Rajkummar Rao says he is unfazed by the newfound success as the actor aims at setting higher benchmarks in his career. One of the most versatile and bankable performers of recent times, the 33-year-old actor feels success could sometimes also be a “trap”. Last year belonged to Rajkummar as the audience thoroughly enjoyed watching him in different avatars — Trapped, Newton, Bareilly Ki Barfi, Behen Hogi Teri and Shaadi Mein Zaroor Aana.
“I want to go higher in my career. This is not my best. My best is yet to come. My biggest high is just to be in front of the camera and be on a film set. Success, I feel, is a byproduct of whatever you are doing… Sometimes (success) it can be a trap,” he told PTI in an interview.
Asked if he has now entered the A-league of actors such as Shah Rukh Khan, Salman Khan, Aamir Khan, Rajkummar says while the success of a movie is beyond his control, he is content to have the audience by his side. “What I believe is to keep working. How a film performs at the box office is not in my control, what is in my control is my work, how much honesty I can bring on-screen. I am happy people love me,” he says.
When he started off in the film industry, Rajkummar says he had to wait for films to come his way, but now the best and biggest filmmakers want to collaborate with him. “Today, I have more options to choose from. Earlier, I had few things to select from. I am trying to be as selective as I can and I try to do roles that are different and challenging.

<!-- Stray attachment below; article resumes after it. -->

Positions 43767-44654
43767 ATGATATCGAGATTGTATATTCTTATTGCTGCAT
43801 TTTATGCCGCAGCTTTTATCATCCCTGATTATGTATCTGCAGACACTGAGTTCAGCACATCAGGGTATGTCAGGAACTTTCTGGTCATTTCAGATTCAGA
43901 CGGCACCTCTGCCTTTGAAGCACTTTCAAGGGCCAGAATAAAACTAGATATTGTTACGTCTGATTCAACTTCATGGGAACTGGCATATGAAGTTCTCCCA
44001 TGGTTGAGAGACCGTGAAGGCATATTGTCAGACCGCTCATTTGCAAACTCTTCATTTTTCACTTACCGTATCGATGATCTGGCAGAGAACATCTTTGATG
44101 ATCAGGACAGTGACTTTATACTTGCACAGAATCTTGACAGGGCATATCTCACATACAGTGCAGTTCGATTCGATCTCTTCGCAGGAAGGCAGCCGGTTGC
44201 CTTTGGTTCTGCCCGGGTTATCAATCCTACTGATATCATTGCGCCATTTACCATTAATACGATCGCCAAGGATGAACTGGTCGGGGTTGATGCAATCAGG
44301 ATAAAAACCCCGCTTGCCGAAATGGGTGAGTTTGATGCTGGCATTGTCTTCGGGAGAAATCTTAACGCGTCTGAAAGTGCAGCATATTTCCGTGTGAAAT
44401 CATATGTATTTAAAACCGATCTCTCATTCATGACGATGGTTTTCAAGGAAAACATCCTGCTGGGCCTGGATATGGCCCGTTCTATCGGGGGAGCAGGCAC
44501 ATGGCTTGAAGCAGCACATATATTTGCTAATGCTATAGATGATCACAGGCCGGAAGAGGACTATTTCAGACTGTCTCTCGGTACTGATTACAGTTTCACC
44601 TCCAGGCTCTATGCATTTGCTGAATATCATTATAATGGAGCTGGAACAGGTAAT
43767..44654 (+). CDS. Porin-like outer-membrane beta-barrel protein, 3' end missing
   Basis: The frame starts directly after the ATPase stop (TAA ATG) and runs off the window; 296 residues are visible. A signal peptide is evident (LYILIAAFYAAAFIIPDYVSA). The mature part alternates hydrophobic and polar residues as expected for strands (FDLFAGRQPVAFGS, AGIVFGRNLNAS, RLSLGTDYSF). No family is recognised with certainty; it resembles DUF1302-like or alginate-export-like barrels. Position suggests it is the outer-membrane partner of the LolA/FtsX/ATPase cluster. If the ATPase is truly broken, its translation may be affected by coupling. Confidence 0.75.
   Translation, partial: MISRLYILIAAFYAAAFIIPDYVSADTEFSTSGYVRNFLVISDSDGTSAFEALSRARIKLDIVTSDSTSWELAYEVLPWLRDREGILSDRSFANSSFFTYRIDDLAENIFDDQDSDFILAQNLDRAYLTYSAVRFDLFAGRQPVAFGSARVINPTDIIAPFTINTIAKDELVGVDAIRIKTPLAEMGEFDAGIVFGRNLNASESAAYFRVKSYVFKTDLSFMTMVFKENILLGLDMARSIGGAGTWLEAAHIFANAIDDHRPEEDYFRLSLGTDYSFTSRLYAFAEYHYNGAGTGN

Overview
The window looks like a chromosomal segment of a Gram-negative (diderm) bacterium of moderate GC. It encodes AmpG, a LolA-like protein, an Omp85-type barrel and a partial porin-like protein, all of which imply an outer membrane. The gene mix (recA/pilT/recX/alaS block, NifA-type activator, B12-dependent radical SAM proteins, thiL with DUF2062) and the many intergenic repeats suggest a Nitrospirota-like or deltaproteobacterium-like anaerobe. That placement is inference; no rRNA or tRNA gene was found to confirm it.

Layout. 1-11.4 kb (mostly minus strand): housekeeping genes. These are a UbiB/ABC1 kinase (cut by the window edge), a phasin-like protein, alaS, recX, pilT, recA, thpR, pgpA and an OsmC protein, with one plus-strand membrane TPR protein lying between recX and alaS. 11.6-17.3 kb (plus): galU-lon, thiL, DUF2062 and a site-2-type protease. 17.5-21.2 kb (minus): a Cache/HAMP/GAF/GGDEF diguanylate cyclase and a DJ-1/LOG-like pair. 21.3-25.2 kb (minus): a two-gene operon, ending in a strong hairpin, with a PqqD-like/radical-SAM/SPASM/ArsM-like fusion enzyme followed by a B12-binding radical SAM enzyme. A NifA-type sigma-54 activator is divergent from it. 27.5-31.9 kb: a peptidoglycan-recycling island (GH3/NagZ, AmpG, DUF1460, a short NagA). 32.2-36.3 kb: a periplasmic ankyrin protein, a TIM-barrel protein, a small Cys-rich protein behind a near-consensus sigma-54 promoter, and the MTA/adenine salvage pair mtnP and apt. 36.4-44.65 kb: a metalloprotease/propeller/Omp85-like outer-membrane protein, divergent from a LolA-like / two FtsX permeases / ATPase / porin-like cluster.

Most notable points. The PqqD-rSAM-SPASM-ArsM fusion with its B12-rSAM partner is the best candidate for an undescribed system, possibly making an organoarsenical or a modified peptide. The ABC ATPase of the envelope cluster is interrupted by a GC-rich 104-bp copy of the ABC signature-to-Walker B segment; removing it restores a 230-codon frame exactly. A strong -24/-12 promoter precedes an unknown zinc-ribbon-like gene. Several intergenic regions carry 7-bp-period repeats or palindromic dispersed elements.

“The perception has changed, I can sense that. The kind of films I am doing are moderately budgeted and are with A-listers. I always wanted to work with good people. I am happy it has started at least,” he says. Now that the actor has become selective in his work, asked if he would opt only for the roles of the leading man, he says, “No, not really. If there is an exciting script, even if I have a smaller part, I would love to do it.”
Rajkummar has changed the template of the Bollywood conventional hero and he believes the credit goes to the writers and directors who took chances and wrote unusual stories. “… I was just a part of their storytelling. As actors, we are a part of the stories, so we react but it’s the writers who come up with such great work. I am glad this change is happening.
“Our audiences have evolved… They want to see actors play characters on-screen with whom they can relate… Who are believable,” he adds. From winning the hearts of masses to spellbinding the critics, not only in India but also around the world, Rajkummar says he feels he is going in the right direction.
“I am happy the way things are going. After Omerta, I have some nice films like Fanney Khan, Stree, Mental Hai Kya, Ek Ladki Ko Dekha Toh Aisa Laga and some more. I am on the right path, I guess. The only thing I hope is I keep getting good stories, I don’t want that to go away. And for people to believe that I can do it,” he says.